Path To A Cure

                            
 


 


 

Since our inception in 2012, Achroma Corp has provided $320,250.00* in grants to DIRECTLY support research efforts in expediting a cure. This page highlights some of the work of prominent researchers currently involved with gene therapy. Gene therapy involves putting a normal copy of the affected gene back into cones of patients. Using Adeno-associated virus (AAV), the native (wild type) genes of the virus are removed and replaced with the gene of interest. This vector is then injected under the patient’s retina. Gene Therapy 101 is summarized in this article by Dr. Shannon Boye: click here to view


 


 


 


Sheep ACH Video: This fantastic video of sheep (affected with CNGA3 mutation) that were treated with gene therapy (subretinal-injection) as a result of collaboration between University of Florida, Hadassah-Hebrew University Medical Center, The Volcani Center, and the Hebrew University of Jerusalem. Special thanks to Dr. Hauswirth at the University of Florida for sharing it with Achroma Corp.

For each animal you see the ear tag before treatment and its poor performance navigating the maze. Then you see the same sheep (ear tag shown again) after treatment (just one eye) showing its performance markedly improved, actually very nearly normal.

Sheep video:



More about this study can be found HERE (click to read).


Banin E, Gootwine E, Obolensky A, Ezra-Elia R, Ejzenberg A, Zelinger L, Honig H, Rosov A, Yamin E, Sharon D, Averbukh E, Hauswirth WW, Ofri R.”Gene Augmentation Therapy Restores Retinal Function and Visual Behavior in a Sheep Model of CNGA3 Achromatopsia.”Mol Ther. 2015 23:1423-33 PMID:26087757

Research Articles

Gene Therapy in a Sheep Model of CNGA3 Achromatopsia: ARVO 2014  click here to view

History of Gene Therapy: Gene therapy rescues cone function in congenital Achromatopsia:
click here to view

We would like to acknowledge Drs. Andras Komaromy (Michigan St. U.), Gustavo Aguirre (U. Penn) and William Hauswirth (U. Florida), for providing this video. This video demonstrates the effects of gene therapy in treated dogs.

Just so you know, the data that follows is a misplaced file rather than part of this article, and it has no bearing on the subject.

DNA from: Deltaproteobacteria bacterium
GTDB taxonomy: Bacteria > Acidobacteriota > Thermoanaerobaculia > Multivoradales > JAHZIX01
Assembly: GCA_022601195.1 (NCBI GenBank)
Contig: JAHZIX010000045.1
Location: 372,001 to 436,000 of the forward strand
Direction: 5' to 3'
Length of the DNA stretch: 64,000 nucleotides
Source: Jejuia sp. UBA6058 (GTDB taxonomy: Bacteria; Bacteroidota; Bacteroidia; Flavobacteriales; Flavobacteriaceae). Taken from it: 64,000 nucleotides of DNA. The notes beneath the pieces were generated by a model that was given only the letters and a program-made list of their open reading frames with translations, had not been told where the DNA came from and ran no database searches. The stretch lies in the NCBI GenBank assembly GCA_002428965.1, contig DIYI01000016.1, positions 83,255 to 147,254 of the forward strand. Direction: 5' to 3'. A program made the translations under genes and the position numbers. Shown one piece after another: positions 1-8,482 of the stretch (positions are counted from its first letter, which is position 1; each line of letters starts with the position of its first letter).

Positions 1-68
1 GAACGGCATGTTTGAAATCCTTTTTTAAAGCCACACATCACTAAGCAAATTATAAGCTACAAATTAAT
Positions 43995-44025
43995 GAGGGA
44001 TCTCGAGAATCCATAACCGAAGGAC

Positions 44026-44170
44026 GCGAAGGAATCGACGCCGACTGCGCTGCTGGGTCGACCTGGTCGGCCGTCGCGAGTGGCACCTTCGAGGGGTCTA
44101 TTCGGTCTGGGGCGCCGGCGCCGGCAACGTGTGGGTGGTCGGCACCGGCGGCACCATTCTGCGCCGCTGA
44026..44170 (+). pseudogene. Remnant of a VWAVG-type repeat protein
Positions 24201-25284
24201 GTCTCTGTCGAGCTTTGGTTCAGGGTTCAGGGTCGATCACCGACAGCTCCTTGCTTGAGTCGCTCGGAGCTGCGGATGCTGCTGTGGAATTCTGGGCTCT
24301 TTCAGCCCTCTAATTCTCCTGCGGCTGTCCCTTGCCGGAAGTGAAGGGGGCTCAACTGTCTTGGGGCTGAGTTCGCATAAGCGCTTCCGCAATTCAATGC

Dog ACH video:


 


Joseph Carroll, Ph.D.
Richard O. Schultz, MD / Ruth Works Professor of Ophthalmology Professor of Ophthalmology
& Visual Sciences, Biophysics, and Cell Biology, Neurobiology and Anatomy Director, Advanced Ocular Imaging Program
Medical College of Wisconsin

 

 

The success of gene therapy relies on the presence of intact (albeit non-functioning) cone photoreceptors to treat. Many traditional imaging techniques, such as fundus photography, do not provide the resolution needed to determine whether these cells are present in the living human eye. The Advanced Ocular Imaging Program (AOIP) at the Medical College of Wisconsin is home to a variety of high-resolution imaging tools, such as adaptive optics scanning light ophthalmoscopy (AOSLO), which enables visualization of the retina on a cellular scale. Using this technique, we discovered that, although there are generally fewer cone cells in the retinas of patients with CNGB3-associated achromatopsia, the cone inner segments remain intact.[Langlo, 2016]

 


 

[caption: Shown are foveal images from two patients with CNGB3 achromatopsia, taken using “split-detection” AOSLO. Each large bump/divot represents an individual cone cell. The image on the left shows a very sparse mosaic of cones at the fovea, whereas the image on the right shows contiguous cone packing. This demonstrates the high variability in number and packing of cells is highly variable – the impact this may have on treatment success remains to be determined.]

 

Follow-up imaging of the same patients over multiple visits has revealed that cell structure remains generally stable over time,[Langlo, 2017; Hirji, 2018] which suggests that patients may be viable candidates for therapy throughout adulthood. We also found that there is a high degree of symmetry between the two eyes of the same patient,[Mastey, 2018] which means that the untreated eye should provide a good control for monitoring changes due to therapeutic efforts. We have also made important advances towards improving our techniques for quantifying the photoreceptors in achromatopsia, using the latest deep-learning algorithms[Cunefare, 2018].

 

We continue to improve our imaging and analysis techniques – in order to achieve this, we are striving to image as many patients as possible for high-resolution retinal imaging. You can learn more about our research or volunteer directly at www.mcw.edu/AOIP/Participate/How-to-volunteer.htm Patients must be aged five years or above. Travel costs to and from Milwaukee for imaging may be reimbursed.